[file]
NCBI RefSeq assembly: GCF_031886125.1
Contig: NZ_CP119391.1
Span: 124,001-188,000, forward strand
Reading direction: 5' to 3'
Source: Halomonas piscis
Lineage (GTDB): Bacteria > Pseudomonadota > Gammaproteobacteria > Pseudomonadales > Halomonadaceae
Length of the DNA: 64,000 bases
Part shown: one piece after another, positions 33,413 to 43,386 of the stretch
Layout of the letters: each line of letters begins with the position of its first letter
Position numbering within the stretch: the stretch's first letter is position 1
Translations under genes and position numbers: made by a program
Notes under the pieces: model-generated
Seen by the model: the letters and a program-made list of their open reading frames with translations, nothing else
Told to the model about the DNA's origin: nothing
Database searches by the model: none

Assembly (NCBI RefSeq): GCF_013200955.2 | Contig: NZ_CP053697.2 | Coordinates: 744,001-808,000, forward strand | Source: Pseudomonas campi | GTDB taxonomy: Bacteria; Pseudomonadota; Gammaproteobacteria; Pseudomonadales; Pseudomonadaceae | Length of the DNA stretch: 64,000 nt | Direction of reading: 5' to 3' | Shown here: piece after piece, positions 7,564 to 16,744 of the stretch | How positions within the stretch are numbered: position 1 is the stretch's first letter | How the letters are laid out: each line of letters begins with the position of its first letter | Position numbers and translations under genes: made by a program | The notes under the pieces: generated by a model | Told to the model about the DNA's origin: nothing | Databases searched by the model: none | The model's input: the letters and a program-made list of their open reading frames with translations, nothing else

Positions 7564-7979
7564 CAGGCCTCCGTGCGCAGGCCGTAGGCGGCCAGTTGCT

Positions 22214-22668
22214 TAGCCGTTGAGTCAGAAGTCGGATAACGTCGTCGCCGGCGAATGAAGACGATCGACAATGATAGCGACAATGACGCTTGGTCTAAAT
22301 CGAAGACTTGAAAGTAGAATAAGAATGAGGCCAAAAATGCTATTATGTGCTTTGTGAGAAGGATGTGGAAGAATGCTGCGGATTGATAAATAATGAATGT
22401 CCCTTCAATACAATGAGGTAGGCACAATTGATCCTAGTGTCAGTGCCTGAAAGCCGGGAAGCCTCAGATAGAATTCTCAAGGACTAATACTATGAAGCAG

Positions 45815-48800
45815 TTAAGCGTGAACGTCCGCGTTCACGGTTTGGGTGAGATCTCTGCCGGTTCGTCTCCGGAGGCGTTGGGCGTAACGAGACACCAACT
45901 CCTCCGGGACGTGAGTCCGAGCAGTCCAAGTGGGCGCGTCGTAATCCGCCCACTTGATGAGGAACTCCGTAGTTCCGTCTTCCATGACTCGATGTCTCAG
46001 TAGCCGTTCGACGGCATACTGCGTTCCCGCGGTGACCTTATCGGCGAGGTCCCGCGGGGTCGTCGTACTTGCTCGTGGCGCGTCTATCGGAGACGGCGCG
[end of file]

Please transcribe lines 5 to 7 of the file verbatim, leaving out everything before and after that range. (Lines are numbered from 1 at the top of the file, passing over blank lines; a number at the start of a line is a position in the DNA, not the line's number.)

Source: Halomonas piscis
Lineage (GTDB): Bacteria > Pseudomonadota > Gammaproteobacteria > Pseudomonadales > Halomonadaceae
Length of the DNA: 64,000 bases